Home Feed
Add Review, Blurb, Quote
Nine Parts of Desire
Nine Parts of Desire: The Hidden World of Islamic Women | Geraldine Brooks
With a New Afterword As a prizewinning foreign correspondent for The Wall Street Journal, Geraldine Brooks spent six years covering the Middle East through wars, insurrections, and the volcanic upheaval of resurgent fundamentalism. Yet for her, headline events were only the backdrop to a less obvious but more enduring drama: the daily life of Muslim women. Nine Parts of Desire is the story of Brooks' intrepid journey toward an understanding of the women behind the veils, and of the often contradictory political, religious, and cultural forces that shape their lives. Defying our stereotypes about the Muslim world, Brooks' acute analysis of the world's fastest growing religion deftly illustrates how Islam's holiest texts have been misused to justify repression of women, and how male pride and power have warped the original message of a once liberating faith. From the Trade Paperback edition.
Amazon Indiebound Barnes and Noble WorldCat Goodreads LibraryThing
Pick icon
post image

I agree with the criticism of others that this book is dated and often condescending, but I'm still glad I read it. I have personal reasons for reading quite a bit about Islam right now and I feel I learned a lot that can guide me in future reading. I'd love something vaguely similar that is just more recent, although I guess preferably written by a Muslim woman rather than a Westerner.

batsy I found this an illuminating read. She doesn't pander to anyone and makes her political views clear, but her depiction of the varied lives of Muslim women in Muslim societies was very interesting 3mo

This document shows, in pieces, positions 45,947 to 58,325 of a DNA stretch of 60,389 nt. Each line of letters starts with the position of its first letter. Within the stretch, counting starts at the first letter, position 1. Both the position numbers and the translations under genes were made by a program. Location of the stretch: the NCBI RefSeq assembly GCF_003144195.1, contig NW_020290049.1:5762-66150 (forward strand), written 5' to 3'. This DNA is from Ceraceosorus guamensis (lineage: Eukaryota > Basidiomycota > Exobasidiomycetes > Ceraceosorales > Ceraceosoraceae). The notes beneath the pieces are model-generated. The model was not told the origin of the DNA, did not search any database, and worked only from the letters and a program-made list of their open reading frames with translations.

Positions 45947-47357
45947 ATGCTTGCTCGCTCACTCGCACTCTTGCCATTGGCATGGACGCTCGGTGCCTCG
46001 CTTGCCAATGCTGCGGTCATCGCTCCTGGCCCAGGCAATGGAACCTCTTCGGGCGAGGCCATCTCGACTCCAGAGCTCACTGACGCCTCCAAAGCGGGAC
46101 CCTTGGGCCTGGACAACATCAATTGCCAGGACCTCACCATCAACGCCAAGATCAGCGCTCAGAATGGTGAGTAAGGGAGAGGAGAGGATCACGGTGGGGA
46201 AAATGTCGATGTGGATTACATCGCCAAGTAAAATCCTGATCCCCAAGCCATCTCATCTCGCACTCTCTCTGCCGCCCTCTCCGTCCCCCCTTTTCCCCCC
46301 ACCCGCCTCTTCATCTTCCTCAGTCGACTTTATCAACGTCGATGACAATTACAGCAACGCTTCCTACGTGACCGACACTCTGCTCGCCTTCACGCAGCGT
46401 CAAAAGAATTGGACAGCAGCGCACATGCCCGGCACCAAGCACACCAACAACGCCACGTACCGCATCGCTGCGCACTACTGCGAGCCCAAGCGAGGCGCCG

Centique @batsy oooh that looks good too. Stacked 🙏 3mo
Chrissyreadit @MommyWantsToReadHerBook I think the other consideration may be one of culture not religion. Muslim women vary significantly just like Christian Women. I‘ve worked with women and families who embrace different views of Islam based on their personal history . 3mo
See All 7 Comments
MommyWantsToReadHerBook @batsy thanks for the recommendation! 3mo
MommyWantsToReadHerBook @Chrissyreadit definitely. I enjoyed most the fact that she gave portraits from several different cultures. 3mo
Reggie I think you might like this one which is an essay collection of 19 Arab female journalists. 3mo
54 likes3 stack adds7 comments
post image

Currently reading for my f2f bookclub. I didn't know Geraldine Brooks had written any nonfiction or was once a journalist.

51 likes1 stack add
post image

Bag Sale post #2 This is what I found in Religion and Fiction. The tagged book is going to one of my co-workers who will deeply enjoy it.

post image

#NovemberByTheNumbers This was a bookclub choice many years ago...it‘s a NF account of author Geraldine Brooks‘ time spent in the Middle East as a foreign correspondent. The premise was interesting but the book seemed judgmental and out of tune. ( It was written in 1995) I think there are probably better book choices today, especially more “genuine” than a white privileged journalist opinions on Islam & Muslim women. #Nine

emilyhaldi Very astute observations! Amazing how much can change in 20 years 2y
Cinfhen Thanks @emilyhaldi ❤️hard to believe 1995 was 20+ years ago!! Yes, LOTS has changed but still so much more needs to happen... 2y